月輪熊

Animals Of The Afan Woods In Northern Nagano: Japanese Black Bear


As I sit in my study, listening to the rush and roar of the Torii River, following the heavy rains of yet another typhoon giving us a passing swipe, there is the occasional loud ‘donk!’ on the roof. Ripe chestnuts are now falling, and one of our animal species that will be most interested in these crunchy sweet treats will be the bears.

The bears are called ‘tsuki no wa guma’ in Japan due to the white, half-crescent ‘moon mark’ on their chests. They are small bears. In these parts a male bear weighing more than 100 kilos would be considered big. We generally have around five bears visiting our woods, depending on the season and the availability of food. They love honey and bee grubs, and will root out hornet and ant nests to get at those grubs too. On the whole though, they eat anything. We are careful not to leave edible garbage outside.

My staff and I will sometimes see a bear early in the morning, but so far, none of our guests has ever spotted one. They are very shy and avoid humans. I once caught a young bear that had made a rough nest high in a wild mulberry tree (of course they love those sweet black mulberries) and had slept in. He really looked embarrassed and seemed at a loss as to whether come down or not.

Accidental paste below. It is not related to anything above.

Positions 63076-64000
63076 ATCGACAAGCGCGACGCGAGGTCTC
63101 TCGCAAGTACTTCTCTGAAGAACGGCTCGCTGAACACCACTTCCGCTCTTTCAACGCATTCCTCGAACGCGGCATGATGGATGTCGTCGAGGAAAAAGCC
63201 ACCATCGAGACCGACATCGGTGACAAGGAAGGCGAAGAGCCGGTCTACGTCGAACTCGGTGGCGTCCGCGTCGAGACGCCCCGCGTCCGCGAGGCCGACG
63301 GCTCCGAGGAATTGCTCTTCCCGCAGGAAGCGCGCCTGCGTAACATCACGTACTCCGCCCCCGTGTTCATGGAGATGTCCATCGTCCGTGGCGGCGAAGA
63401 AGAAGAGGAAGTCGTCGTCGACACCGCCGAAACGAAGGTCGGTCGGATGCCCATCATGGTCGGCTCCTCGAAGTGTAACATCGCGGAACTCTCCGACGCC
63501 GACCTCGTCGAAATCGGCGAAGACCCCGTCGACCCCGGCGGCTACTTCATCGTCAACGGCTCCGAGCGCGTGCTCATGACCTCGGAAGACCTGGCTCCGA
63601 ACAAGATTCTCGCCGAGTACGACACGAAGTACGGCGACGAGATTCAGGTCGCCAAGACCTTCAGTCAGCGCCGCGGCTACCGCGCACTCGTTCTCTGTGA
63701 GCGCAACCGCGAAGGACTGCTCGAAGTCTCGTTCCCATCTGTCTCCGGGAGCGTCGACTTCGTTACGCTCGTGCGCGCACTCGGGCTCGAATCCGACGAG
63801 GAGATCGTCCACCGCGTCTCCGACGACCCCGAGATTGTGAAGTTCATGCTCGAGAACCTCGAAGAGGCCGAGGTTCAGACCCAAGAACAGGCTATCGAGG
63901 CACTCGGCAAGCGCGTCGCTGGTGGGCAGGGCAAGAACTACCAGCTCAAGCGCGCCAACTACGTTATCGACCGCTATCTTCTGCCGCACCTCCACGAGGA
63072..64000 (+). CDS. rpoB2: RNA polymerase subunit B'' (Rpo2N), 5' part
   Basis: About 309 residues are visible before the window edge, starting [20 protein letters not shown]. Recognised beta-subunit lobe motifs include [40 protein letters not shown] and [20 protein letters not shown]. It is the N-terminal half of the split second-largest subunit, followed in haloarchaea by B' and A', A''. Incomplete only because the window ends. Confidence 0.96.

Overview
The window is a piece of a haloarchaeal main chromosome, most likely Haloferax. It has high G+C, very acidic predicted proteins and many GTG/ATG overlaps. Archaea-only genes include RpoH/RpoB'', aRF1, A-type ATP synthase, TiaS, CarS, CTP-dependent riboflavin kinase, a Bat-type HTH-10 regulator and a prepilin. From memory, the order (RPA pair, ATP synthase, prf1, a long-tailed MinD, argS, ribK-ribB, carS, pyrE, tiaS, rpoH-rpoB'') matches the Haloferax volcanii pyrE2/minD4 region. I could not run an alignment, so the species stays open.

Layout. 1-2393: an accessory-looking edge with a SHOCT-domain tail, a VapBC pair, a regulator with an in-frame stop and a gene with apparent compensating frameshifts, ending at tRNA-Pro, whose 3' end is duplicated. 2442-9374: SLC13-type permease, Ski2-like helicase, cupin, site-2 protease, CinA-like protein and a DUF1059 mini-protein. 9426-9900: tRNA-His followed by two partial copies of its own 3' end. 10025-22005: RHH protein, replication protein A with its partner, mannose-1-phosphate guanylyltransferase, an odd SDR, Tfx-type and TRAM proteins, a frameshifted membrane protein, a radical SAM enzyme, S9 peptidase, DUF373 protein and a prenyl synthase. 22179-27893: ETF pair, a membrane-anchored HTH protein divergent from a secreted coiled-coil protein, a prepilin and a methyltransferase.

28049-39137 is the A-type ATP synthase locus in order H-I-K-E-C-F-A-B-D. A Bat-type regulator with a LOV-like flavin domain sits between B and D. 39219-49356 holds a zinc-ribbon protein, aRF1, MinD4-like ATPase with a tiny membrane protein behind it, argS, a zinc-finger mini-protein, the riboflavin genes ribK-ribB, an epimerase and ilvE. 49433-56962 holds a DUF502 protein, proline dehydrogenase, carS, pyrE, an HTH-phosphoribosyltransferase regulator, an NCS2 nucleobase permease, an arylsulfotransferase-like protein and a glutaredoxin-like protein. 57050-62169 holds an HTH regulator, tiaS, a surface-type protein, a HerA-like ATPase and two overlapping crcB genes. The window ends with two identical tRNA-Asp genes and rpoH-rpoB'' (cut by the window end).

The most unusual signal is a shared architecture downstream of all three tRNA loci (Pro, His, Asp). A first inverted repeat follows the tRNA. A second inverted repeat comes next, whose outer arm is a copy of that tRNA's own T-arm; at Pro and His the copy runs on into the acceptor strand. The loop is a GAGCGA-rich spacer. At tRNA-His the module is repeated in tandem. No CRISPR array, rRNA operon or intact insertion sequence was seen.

So far nobody has been hurt by a bear in our woods, although our forester got chased off by a mother bear with cubs. When we have groups of children coming into the woods we always walk around first. This will tell any bear to move away, and they do. I can smell a bear from a hundred yards away and they surely can smell me.

Once the snow comes they will move up higher to where there are still some really big hollow old beech and oak trees, there to spend the winter.
Far too many bears are killed in Japan, but they have a haven in Afan. Once, arguing for more protection of bears I was asked by the town mayor;
“Which is more important to you, bears or people?”

I shrugged and answered;

“Well, after all, there are lots and lots of people….”

I had a teddy bear when I was growing up as a little boy in Britain, and I still love bears, though not enough to try to take one to bed with me!

~ Uncle Nic
Afan Woods, Kurohime, Nagano.
September 30th. 2016